As things had gone in the beginning, so they went now. There were two parties, and the views were distinctly and clearly marked; the one side maintaining that it was the duty of the people to continue the struggle, whilst the other party held that, whatever one might wish, it was no longer possible to do so. I shall not note here all that was said, for much that had been said on the 15th, 16th, and 17th of May was repeated. I shall now again, as I did in a former chapter, summarise and arrange.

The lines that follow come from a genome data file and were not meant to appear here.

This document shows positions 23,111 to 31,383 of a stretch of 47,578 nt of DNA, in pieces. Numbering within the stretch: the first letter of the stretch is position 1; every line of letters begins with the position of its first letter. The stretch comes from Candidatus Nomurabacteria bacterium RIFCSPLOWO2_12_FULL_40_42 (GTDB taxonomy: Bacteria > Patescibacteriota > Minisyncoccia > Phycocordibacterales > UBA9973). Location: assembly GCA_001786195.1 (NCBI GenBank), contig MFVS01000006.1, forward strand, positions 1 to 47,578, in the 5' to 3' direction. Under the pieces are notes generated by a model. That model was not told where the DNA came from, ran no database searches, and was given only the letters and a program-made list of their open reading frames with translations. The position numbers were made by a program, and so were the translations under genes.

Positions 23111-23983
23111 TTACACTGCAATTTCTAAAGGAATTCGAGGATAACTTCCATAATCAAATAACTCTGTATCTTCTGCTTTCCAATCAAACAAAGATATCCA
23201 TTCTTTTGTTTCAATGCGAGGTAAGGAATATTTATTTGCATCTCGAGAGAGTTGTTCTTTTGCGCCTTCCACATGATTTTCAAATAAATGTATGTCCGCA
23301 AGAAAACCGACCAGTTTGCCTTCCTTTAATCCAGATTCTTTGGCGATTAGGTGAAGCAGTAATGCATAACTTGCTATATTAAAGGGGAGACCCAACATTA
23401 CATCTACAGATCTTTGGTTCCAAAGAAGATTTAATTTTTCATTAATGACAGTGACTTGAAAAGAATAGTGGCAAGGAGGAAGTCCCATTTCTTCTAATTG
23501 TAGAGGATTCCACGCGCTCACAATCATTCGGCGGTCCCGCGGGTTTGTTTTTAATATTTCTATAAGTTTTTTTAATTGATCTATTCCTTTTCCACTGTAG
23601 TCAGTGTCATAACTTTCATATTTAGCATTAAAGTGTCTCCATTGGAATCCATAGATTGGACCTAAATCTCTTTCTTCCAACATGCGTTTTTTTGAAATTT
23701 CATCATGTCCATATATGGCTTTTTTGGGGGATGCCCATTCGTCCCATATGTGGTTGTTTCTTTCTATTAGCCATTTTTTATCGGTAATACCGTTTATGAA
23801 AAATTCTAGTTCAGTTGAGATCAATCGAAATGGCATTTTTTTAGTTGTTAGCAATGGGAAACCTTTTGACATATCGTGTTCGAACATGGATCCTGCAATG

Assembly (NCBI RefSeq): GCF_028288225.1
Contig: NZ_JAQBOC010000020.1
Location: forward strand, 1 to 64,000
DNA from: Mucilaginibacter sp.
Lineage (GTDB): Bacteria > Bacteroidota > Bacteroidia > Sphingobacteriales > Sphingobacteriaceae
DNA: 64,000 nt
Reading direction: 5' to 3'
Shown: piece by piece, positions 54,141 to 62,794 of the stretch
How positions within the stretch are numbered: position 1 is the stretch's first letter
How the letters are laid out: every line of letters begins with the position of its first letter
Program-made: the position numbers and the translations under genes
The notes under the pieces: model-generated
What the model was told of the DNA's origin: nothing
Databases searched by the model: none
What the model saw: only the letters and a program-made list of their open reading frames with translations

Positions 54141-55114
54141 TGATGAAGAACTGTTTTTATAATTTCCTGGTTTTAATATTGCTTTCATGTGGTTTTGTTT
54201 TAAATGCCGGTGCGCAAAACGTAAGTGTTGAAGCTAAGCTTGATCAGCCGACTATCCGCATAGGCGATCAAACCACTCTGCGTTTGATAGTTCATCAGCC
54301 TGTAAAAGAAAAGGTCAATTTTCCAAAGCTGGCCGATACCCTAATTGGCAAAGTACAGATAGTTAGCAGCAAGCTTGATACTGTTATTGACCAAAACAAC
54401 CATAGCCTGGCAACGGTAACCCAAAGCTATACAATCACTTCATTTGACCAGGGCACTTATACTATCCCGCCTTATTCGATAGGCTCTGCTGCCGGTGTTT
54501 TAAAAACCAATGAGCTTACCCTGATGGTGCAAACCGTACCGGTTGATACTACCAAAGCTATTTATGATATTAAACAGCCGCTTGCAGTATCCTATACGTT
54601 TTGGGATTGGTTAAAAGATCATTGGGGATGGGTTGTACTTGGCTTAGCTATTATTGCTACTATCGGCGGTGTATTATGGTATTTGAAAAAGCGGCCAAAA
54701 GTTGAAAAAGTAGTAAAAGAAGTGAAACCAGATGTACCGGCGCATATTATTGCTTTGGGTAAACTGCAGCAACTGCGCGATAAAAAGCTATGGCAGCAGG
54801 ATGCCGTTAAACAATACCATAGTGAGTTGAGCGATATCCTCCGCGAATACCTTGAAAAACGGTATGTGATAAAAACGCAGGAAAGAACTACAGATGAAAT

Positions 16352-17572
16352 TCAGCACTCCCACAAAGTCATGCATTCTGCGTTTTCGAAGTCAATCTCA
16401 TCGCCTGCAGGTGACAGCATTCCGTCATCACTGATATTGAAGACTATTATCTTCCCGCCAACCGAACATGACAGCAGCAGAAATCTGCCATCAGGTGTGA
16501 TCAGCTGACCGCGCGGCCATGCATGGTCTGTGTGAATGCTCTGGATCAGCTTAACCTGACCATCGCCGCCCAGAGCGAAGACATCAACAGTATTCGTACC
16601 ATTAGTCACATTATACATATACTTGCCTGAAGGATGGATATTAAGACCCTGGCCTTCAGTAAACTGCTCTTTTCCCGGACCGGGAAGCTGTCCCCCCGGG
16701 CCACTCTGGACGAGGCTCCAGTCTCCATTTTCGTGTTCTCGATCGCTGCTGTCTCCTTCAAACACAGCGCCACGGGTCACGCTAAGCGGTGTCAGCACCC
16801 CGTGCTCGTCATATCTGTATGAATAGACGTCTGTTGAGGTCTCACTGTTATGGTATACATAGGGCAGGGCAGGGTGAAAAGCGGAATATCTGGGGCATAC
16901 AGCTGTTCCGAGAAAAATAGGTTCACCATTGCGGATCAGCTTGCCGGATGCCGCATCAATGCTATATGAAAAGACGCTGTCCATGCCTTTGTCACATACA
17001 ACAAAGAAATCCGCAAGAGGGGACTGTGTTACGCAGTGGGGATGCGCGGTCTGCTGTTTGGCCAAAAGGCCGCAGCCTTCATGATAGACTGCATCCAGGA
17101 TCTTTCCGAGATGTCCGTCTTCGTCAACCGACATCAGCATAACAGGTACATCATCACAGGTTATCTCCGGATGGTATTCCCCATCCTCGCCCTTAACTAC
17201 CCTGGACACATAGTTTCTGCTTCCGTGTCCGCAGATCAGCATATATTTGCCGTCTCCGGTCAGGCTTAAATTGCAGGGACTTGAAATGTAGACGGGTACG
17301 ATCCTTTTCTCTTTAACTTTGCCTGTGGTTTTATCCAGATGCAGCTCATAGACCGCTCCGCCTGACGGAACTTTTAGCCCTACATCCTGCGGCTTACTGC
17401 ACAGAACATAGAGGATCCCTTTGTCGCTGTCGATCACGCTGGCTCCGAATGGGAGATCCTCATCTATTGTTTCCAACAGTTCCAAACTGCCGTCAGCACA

There were some who pointed out that, however one might regard the matter, it was impossible to continue the war. As before, it was remarked that we stood on the threshold of a famine, and that it was want of food that was forcing us to discontinue the struggle. It was also stated that horses had become so scarce that almost three out of every ten burghers had to go about on foot, and that the horses which we still possessed were so weak that they were unable to do the work that was required of them, especially now that no forage was any longer obtainable and they had to subsist on grass only. It had also become undeniably evident that the commandos had grown gradually weaker. Where we lost men we could not fill up their places. Thus General de la Rey—the man who had never shown any signs of discouragement—declared that since his last great fights he had lost 300 men, dead, wounded, and prisoners, and that his cattle had been captured by 40,000 mounted troops. Commandant-General Botha also referred to the fact that the English had 31,400 of our men prisoners-of-war, that of these 600 had died, and that 3800 of our burghers had fallen in battle. He said that if the war continued in the same manner we should eventually be exhausted, and should not again have a chance to negotiate. General Smuts made it clear to the meeting that it was possible to continue the war from a military point of view for three or six months longer; but the war was not a mere military matter, it was a national matter; and he added, "Why did we fight? Merely for the sake of fighting; merely to shoot and be shot? No, it was for our Independence. Well, then, was there any chance left, humanly speaking, of retaining it?"